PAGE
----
Malaysia Airlines struggles financially after twin disasters

MH370

The loss of a second passenger jet in just over four months has been a huge double blow for Malaysia Airlines.

Even before the disappearance of flight MH370 in March, Malaysia’s national air carrier was struggling financially.

Now, some are worried that the latest blow to its name will prove too much to recover from, at least not without some drastic action.

Over the years, Malaysia Airlines has taken a lot of public flak for its financial losses, and lately, for its handling of the disappearance of flight MH370.

But after the tragic loss of MH17, public sentiment in the country seems to have turned in its favor.

“I really have my confidence in Malaysia Airlines and I would just say that this is just pure unlucky for them,” said Kuala Lumpur resident.

“I will support Malaysia Airlines, still travel on it. It’s still a very good airline,” said another Kuala Lumpur resident.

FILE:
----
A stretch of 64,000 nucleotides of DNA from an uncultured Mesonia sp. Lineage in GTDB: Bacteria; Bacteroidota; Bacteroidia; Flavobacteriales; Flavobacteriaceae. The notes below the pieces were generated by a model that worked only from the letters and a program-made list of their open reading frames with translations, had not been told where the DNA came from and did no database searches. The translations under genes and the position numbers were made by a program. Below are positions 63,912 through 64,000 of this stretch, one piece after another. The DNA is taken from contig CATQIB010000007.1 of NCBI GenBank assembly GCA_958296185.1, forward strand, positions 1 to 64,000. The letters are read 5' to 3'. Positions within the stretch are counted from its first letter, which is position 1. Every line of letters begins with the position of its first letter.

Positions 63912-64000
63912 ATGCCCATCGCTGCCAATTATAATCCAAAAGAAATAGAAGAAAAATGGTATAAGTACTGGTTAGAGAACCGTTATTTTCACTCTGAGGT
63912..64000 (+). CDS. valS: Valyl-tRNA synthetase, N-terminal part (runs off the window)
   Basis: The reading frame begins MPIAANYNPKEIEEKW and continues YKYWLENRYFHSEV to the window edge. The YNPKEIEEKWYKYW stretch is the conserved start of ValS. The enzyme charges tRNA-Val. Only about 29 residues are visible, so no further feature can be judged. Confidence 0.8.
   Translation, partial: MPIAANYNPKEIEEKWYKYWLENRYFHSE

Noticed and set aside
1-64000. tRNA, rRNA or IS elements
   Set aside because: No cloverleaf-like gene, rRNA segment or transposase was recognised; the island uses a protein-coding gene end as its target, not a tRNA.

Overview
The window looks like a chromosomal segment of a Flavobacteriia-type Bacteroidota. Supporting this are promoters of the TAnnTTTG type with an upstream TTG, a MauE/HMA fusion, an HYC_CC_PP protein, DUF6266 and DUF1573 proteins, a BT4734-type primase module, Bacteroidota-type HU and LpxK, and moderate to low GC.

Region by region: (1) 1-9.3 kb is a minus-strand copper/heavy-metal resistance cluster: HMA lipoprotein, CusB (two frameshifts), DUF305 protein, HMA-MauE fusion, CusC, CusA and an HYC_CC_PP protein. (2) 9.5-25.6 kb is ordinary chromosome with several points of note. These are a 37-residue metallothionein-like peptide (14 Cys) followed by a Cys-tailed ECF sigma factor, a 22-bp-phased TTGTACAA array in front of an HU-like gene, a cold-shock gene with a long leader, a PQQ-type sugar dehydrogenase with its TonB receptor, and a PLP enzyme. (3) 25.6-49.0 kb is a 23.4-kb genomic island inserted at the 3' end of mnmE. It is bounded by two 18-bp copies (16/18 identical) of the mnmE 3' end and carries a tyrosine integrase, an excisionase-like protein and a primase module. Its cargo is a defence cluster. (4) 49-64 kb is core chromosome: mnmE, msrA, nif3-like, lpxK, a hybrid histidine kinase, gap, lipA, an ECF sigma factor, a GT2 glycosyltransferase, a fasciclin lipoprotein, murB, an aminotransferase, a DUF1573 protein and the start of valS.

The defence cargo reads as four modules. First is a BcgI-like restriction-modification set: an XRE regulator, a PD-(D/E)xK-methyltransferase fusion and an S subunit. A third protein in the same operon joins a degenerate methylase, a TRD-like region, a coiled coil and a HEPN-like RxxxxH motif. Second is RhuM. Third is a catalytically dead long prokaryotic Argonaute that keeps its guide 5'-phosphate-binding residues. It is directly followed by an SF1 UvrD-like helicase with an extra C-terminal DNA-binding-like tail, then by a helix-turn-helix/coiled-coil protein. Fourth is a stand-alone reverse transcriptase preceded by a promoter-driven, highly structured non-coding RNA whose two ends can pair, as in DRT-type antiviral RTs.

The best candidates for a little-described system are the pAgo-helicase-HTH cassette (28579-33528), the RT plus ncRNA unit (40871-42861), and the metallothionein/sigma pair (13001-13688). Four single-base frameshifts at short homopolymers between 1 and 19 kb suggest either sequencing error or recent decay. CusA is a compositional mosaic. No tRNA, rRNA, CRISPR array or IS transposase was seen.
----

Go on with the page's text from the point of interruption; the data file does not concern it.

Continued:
Another resident said although she would be petrified to fly on Malaysia Airlines, she would still support her local air carrier.

Analysts say foreign travelers are unlikely to feel the same way. After the disappearance of MH370, Malaysia Airlines’ passenger loads dipped despite heavy discounting and its share price has plunged as much one third. The airline lost 350 million U.S. dollars in 2013, and is continuing to lose 1.5 million U.S. dollars a day.

“It’s going to take a long time for the negative sentiment to overturn if at all. And quite frankly I don’t think Malaysia Airlines has what it takes to survive beyond a year due to their stretched balance sheet,” said Mohshin Aziz, aviation analyst with Maybank Research.

Not without some drastic action at least, which may require the state investment arm Khazanah to take Malaysia Airlines private.

An ambitious turnaround plan launched in 2006 saw Malaysia Airlines sell its downtown high rise headquarters and move to a more modest building. The plan did see the airline return to profitability for a couple of years at least.

But obstacles have prevented a sustained turnaround.

“They also have internal problems, legacy issues, a bloated workforce, high overheads and also a strong union. To overcome all these challenges does take time and also management with strong will power and a government that will allow all these hard measures to be taken,” said Aziz.